Evil does not sleep, Elrond. It waits. And in the moment of our complacency, it blinds us.
John D Payne and Patrick McKay, The Rings of Power, s01e01, “A Shadow of the Past”
Evil does not sleep, Elrond. It waits. And in the moment of our complacency, it blinds us.
John D Payne and Patrick McKay, The Rings of Power, s01e01, “A Shadow of the Past”
Revolutions are launched by clever people with strong views and excess energy.
Julian Fellowes and Sonja Warfield, The Gilded Age, “Never the New”, s01e01
This short book from 1968 is one I should have read as an undergraduate in the 1980s. It is the first book by famed director Peter Brook, collecting a series of four lectures on the state of theater and its possibilities. The pieces do progress and build upon one another, moving from the critical viewpoint, through theory and history, to more practical concerns and perspectives.
The first part is “The Deadly Theatre,” and in it Brook discusses all the ways in which theatrical works fail. “All through the world theatre audiences are dwindling” (10). There is a doom loop in which conventionality in writing, acting, and production, along with criticism and economic pressures, lead to lowered audience expectations, which in turn foster lackluster performances. The deadly theater is not integral to society, it is a superfluous appendage which can be profitably ignored.
In “The Holy Theatre” Brook addresses the ambition of the theater to make les Invisibles visible. He introduces the “illuminated genius” Antonin Artaud as the touchstone of this ambition, and recounts some of Brooks’ own experiments in a “theatre of cruelty.” For further demonstrations of the “holy” trajectory, he outlines the work of Merce Cunningham, Samuel Beckett, and Jerzy Grotowski.
Brook’s paragon of “The Rough Theatre” is Bertolt Brecht. The rough in some senses opposes the holy: rather than being drawn out of themselves by the holy, participants are thrown back into themselves by the rough. It is a theater of examination and exposure, rather than exaltation and ecstasy. But Brooks insists that these two are complements that can and should inform each other, as they do–he claims–in the work of Shakespeare.
“The Immediate Theatre” brings the focus to the actual work of theatrical production, eventually settling on a (provisional) formula in the Francophone terms of repetition (rehearsal), representation (performance), and assistance (spectatorship). That these are all to some degree false cognates Brook does not explicitly make a matter of concern. He concludes with questions about whether theater can have enduring transformative effects for either its producers or its consumers.
Throughout this book, the prose is beautiful and eminently quotable. “It is not the fault of the holy that it has become a middle-class weapon to keep children good” (46). “As I continue to work, each experience will make these conclusions inconclusive again” (100). “Today, it is hard to see how a vital theatre and a necessary one can be other than out of tune with society–not seeking to celebrate the accepted values, but to challenge them” (134).
More than half a century after its composition The Empty Space is certainly valuable to students of 20th-century theater history, but also, I think, to anyone still concerned to generate and appreciate living performances in stage environments.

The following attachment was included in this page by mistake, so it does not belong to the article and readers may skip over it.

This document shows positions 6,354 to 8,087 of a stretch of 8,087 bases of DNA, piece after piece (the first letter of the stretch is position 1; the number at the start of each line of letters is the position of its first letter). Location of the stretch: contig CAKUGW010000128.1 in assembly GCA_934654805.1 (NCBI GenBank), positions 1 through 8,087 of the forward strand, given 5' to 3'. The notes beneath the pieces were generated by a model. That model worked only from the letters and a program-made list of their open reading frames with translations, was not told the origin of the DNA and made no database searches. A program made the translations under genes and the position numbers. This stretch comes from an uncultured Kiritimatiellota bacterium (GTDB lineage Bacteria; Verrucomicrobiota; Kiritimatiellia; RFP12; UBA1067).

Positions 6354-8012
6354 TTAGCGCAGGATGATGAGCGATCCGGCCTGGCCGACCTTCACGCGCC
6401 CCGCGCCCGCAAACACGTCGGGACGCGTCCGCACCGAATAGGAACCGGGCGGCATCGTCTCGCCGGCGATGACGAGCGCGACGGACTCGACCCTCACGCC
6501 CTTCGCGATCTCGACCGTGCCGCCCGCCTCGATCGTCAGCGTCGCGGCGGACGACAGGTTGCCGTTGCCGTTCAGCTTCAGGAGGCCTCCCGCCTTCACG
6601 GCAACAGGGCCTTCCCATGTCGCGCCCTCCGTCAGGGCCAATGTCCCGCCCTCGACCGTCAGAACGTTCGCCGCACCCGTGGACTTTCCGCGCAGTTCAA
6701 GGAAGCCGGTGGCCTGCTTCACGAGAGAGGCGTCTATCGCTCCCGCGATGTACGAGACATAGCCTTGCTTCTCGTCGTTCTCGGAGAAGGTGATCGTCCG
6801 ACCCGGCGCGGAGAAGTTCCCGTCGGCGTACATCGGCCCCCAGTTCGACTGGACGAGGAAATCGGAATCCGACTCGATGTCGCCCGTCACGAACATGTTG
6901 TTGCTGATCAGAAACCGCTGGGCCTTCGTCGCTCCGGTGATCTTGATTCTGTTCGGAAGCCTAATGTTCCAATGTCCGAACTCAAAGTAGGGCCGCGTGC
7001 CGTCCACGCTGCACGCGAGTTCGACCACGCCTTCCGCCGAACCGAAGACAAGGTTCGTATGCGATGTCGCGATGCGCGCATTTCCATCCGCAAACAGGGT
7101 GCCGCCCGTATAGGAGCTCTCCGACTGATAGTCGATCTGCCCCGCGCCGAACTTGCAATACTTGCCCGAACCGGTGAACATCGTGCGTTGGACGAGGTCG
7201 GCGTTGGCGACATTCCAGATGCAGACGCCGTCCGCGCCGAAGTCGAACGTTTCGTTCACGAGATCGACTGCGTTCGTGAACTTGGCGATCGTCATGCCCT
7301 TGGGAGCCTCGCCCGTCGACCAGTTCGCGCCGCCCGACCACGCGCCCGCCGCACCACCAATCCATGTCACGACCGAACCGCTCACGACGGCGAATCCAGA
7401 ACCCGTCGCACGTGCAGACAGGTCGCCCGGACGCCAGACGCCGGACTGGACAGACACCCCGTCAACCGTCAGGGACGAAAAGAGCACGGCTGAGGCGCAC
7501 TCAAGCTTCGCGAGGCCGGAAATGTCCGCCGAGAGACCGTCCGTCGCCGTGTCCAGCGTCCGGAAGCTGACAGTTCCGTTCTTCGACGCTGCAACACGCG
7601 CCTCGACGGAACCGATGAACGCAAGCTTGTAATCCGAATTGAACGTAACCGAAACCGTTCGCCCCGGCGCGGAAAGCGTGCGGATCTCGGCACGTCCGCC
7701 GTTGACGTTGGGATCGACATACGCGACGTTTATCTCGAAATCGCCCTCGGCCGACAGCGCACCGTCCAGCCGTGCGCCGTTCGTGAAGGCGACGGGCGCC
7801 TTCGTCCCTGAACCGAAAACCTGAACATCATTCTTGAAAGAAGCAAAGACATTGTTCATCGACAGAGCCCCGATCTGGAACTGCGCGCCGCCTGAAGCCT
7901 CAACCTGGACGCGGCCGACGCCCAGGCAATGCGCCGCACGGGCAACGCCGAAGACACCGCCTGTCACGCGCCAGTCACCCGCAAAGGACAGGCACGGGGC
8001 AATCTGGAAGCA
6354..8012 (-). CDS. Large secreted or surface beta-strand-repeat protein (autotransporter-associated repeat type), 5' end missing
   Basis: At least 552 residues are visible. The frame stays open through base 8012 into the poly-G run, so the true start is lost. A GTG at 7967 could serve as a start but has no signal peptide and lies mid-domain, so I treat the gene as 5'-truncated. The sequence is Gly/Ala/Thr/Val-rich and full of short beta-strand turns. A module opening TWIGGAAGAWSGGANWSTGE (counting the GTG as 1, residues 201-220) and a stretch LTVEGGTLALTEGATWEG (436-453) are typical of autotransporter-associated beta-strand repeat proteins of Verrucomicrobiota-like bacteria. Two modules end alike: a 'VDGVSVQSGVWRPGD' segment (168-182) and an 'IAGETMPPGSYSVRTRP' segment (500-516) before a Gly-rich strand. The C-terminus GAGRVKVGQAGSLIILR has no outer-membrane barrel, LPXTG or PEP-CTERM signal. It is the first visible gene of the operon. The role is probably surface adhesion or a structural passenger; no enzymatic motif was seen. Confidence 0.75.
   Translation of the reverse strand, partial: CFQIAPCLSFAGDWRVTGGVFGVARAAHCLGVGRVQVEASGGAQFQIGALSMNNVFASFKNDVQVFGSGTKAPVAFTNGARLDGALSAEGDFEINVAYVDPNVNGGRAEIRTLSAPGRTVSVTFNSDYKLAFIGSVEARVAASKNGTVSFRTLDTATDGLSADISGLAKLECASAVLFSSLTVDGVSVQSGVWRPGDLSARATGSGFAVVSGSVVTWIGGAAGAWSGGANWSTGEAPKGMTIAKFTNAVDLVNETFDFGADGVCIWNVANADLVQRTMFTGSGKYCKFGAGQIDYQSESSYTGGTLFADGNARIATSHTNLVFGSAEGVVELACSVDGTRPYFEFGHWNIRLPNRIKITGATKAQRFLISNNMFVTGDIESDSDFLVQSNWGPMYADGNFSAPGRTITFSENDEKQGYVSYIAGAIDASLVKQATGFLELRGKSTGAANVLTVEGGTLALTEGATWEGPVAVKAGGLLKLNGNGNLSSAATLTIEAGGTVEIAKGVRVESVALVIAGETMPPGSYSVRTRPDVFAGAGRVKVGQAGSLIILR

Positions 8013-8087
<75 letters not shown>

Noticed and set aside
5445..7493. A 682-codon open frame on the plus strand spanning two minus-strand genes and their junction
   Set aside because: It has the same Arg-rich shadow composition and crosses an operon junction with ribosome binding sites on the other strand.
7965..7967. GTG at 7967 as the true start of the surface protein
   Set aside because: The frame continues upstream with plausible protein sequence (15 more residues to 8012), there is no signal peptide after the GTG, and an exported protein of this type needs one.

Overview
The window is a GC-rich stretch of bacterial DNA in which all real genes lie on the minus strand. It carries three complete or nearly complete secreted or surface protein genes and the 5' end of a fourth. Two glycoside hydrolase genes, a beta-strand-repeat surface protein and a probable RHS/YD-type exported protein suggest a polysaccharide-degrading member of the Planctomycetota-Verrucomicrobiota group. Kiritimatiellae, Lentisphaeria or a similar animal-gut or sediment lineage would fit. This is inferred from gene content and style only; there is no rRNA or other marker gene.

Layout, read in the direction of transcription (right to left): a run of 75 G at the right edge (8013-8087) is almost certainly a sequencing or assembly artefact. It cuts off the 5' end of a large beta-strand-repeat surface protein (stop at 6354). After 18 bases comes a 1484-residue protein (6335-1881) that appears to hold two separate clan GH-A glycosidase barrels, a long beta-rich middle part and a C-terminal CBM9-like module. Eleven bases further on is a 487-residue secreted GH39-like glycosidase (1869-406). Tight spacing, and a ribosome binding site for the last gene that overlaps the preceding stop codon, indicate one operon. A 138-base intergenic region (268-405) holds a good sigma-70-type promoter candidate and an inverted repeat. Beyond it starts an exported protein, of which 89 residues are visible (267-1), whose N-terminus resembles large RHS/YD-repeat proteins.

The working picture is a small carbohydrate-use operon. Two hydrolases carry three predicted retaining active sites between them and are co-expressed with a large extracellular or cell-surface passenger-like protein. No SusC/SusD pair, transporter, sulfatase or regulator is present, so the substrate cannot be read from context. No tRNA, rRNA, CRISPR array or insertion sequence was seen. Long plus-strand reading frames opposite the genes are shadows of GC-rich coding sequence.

age-old ingredients of gothic drama and high tragedy: sex, violence, pride, fanaticism, and conspiracy.
The Portal of Initiation: A Rosicrucian Mystery Drama & The Fairy Tale of the Green Snake and the Beautiful Lily, by Rudolf Steiner and Johann W von Goethe, respectively, the 1981 second revised edition from Spiritual Literature Library (Garber Communications), is part of the collection at the Reading Room.
“The Portal of Initiation: A Rosicrucian Mystery Drama, can best be described in Rudolf Steiner’s own words:
‘When one has worked one’s way through to an understanding perception of the world, the living need is felt to form ideas no longer, but to create artistically, that is, plastically, or in color, or musically, or poetically. In my Mystery Dramas I myself tried to give what cannot be expressed in ideas about the nature of the human being. … This leads us to enjoy, to seek out, to contemplate what one cannot possibly experience in thoughts, but in living figures, as they appear in the dramatic pictures; then we let the figures of the drama really work upon us. … Art must be added to what is abstractly known if true knowledge of the world is to be attained. Further, when such perception is attained and presses toward creative form, this experience penetrates so deeply into the human soul that this union of art with science produces a religious experience.’
‘Today, humanity may not yet be inclined to absorb into external culture what can spring from the spiritual life. however, at least in artistic pictures we can show how life may develop, and what in the form of thoughts and feelings flows into our souls and permeates them. The result can be the kindling of the presentiment that out of its present, humanity must go toward a future in which it will be able to experience the streaming down of spiritual life into man on earth. For humanity is approaching an age when man will perceive himself as the intermediary between the spiritual world and the physical world. These performances were given in order that this presentiment might be awakened.’
Steiner spoke repeatedly about the importance of Goethe’s Fairy Tale, not only in relation to the spiritual striving of our time in a general sense, but in his first Mystery Drama, The Portal of Initiation, he drew upon many of the basic themes of the Fairy Tale. Steiner also indicated that the way the pictures in Goethe’s Fairy Tale ‘unfold themselves’ shows that they possess the power ‘to transform the human soul’ which opens itself to them. He also once characterized the Goethe Fairy Tale as the ‘archetypal seed’ which offers the possibility of a new order of social life amongst humanity as a whole, and described it as the foundation upon which he based his teaching concerning the modern Science of Spirit, Anthroposophy.